This time out, the number of guests we’re inviting is 40.

The price is $25 per person.

Yes, that’s a little more than previous CTS Feasts – but there’s a very good reason for that.

And that reason is the night’s menu … check it out:

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CTS FEAST NO.8: VICOLO

ENTREE

Conchiglioni ripienne di ricotta e spinache al forno (giant pasta shells filled with ricotta and spinach, oven-baked in our delicious Napoli sauce).

MAIN

Osso buco cacciatore-style con polenta (tender beef osso buco oven-braised with rosemary, red wine and winter vegetables over soft polenta)

OR

Risotto paesana di vegetale verde e pesto Genoese (risotto with zucchini, asparagus, leek, and green peas and our home made basil pesto).

DESSERT

(Desserts will be allocated on a 50/50 basis to guests, but feel free to swap with your neighbours!)

Cassata di limone (homemade lemon tart).

OR

Panna cotta della casa di mandola (homemade almond cream dessert)

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That’s right – a classy three-course Italian meal for $25!

If you need any further convincing of just what an exceptional opportunity this is, check out Vicolo’s regular menu here.

Guests will be responsible for paying for their own choices of drinks and/or coffee.

As with other recent CTS Feasts, the ticket monies will be split between the restaurant, in order to help cover some of the costs, and CTS, for our work in setting the night up.

To secure your ticket for CTS Feast No.8 at Vicolo, click here.

Thanks to Anna and Yvette from X2 Marketing for helping facilitate this event.

 

 

 

 

 

 

Vicolo turns 10

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Maria, Nonna Nella and Bianca.

 

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Vicolo Cafe & Risotto Bar, 28-30 Young Street, Moonee Ponds. Phone: 9372 9500

Since Consider The Sauce’s first visit to Vicolo, yours truly has returned a couple of times.

That’s been to take advantage of the joint’s $15 lunch special of risotto and a glass of wine.

One time I had a zesty, lighter number with vegetables and lemon rind.

On another and by contrast, I went with a robust ragu and sausage number.

They were both brilliant.

Maria has done what she said she would – turned this long-time risotto hater into a convert!

I mention this to make the point that Vicolo is rapidly becoming part of our routine and that this time out I am not merely fronting for another snout-in-trough freebie at a place I would otherwise not frequent.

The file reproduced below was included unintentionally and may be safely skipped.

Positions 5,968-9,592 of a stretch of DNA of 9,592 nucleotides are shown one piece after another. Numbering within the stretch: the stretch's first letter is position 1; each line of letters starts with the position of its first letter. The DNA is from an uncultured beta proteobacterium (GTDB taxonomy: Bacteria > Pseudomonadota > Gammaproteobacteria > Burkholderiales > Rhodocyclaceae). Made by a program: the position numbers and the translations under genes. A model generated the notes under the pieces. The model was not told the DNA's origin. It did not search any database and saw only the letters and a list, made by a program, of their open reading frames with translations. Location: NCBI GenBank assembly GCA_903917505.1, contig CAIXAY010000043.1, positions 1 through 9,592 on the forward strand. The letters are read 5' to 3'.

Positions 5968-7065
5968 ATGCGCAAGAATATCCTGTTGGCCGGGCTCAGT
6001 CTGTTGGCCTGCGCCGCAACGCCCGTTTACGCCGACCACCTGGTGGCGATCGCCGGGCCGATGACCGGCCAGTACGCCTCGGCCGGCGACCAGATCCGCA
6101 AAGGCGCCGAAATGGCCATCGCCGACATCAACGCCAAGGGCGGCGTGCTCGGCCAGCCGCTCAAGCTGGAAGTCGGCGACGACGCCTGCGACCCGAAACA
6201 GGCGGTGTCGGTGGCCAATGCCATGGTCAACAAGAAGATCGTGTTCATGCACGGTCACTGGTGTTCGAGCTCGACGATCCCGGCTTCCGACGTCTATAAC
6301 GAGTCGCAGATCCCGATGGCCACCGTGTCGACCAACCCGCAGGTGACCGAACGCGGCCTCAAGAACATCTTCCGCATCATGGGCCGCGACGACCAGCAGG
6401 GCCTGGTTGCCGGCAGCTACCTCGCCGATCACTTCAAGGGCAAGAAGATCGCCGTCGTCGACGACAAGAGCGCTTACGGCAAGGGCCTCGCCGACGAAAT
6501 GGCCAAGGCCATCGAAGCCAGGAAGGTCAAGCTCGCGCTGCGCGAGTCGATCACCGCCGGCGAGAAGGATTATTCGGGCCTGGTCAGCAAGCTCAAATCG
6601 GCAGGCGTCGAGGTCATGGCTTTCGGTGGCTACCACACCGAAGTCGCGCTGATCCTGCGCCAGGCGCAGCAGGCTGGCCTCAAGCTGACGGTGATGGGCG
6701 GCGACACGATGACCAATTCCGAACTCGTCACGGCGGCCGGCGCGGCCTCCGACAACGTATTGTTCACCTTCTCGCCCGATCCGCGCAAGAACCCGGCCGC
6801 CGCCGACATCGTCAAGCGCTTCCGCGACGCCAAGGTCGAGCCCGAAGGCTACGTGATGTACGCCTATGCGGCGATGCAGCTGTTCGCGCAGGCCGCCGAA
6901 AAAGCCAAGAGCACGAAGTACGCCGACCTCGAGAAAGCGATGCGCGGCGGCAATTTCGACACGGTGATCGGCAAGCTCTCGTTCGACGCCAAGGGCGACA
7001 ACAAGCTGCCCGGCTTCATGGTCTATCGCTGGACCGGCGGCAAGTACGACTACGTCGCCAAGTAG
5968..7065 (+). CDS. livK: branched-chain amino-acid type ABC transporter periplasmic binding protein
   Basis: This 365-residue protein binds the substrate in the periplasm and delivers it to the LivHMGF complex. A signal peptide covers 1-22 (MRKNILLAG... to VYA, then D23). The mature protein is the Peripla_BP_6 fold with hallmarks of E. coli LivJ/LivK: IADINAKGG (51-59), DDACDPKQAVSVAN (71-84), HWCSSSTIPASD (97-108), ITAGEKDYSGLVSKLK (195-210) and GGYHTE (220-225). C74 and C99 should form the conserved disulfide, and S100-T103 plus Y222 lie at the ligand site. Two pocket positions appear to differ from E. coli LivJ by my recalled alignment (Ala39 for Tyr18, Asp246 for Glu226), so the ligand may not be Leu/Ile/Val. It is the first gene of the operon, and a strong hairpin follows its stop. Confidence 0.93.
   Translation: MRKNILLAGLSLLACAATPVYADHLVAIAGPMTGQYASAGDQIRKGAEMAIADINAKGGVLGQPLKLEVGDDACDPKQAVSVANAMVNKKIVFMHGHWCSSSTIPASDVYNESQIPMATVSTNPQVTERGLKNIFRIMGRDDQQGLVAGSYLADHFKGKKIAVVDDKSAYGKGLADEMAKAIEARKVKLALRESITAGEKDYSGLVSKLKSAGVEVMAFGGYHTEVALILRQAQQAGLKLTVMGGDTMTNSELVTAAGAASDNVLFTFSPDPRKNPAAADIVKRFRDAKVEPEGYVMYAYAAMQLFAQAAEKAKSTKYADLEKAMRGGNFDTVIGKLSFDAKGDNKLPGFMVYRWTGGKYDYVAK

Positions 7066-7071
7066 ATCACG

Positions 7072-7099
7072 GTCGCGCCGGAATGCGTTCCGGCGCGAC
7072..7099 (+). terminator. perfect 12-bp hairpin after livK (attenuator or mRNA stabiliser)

Though – let’s make no bones about it, and yes food blogging is sometimes the best gig in the world – I leap at the chance to attend the restaurant’s special 10th anniversary dinner as an extremely privileged non-paying guest.

And why wouldn’t I?

Specially when it’s not just Maria in the kitchen – in there she’s been joined by her mum, Nonna Nella, and daughter Bianca.

Three generations of Italian cooking – how wonderful!

 

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Once again I am joined by Yvette and Anna from X2 Marketing – by now, this has gone way beyond work and I genuinely like hanging with this crew – and this time, too, by their respective partners, Michael and Rob.

I suspect there are more extra hands at hand in the kitchen, and there certainly is on the floor.

It’s a full house, the vibe is upbeat and happy, and the guests seem evenly split between Maria’s extended friends-and-family and regular customers – with us lot in the middle.

It’s busy, busy, busy, but we find the service and food arrival times to be good.

Some of our party choose to eat from the regular menu, but I will highlight here dishes from the special birthday list (see below).

 

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We get a couple of sets of Nonna Nella’s antipasto ($22) to share.

It’s all fine in a wonderful old-school way. I specially like the rich fishiness of the sardine involtini and the zipoli (fried long doughnuts stuffed with anchovies), both bottom right.

 

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My brodo di pollo (chicken broth with polpette and home-made pastina, $15) is my night’s highlight.

Describing this as chicken noodle soup would do it a gross injustice.

Nor does the above photograph in any way convey the depth of simple, soupy flavour or the hidden presence of masses of noodles and marble-sized meatballs.

 

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I had goat, in casserole form, on our previous visit, so somewhat regretfully pass on the capretto in crostata (traditional cacciatore-style goat pie with verdura, $38).

But I’m glad Michael gets it and he enjoys the rich heartiness of it.

 

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My pesce spada (swordfish bagnara on grilled potatoes with orange and fennel salad, $38) is, for fish these days, quite well done.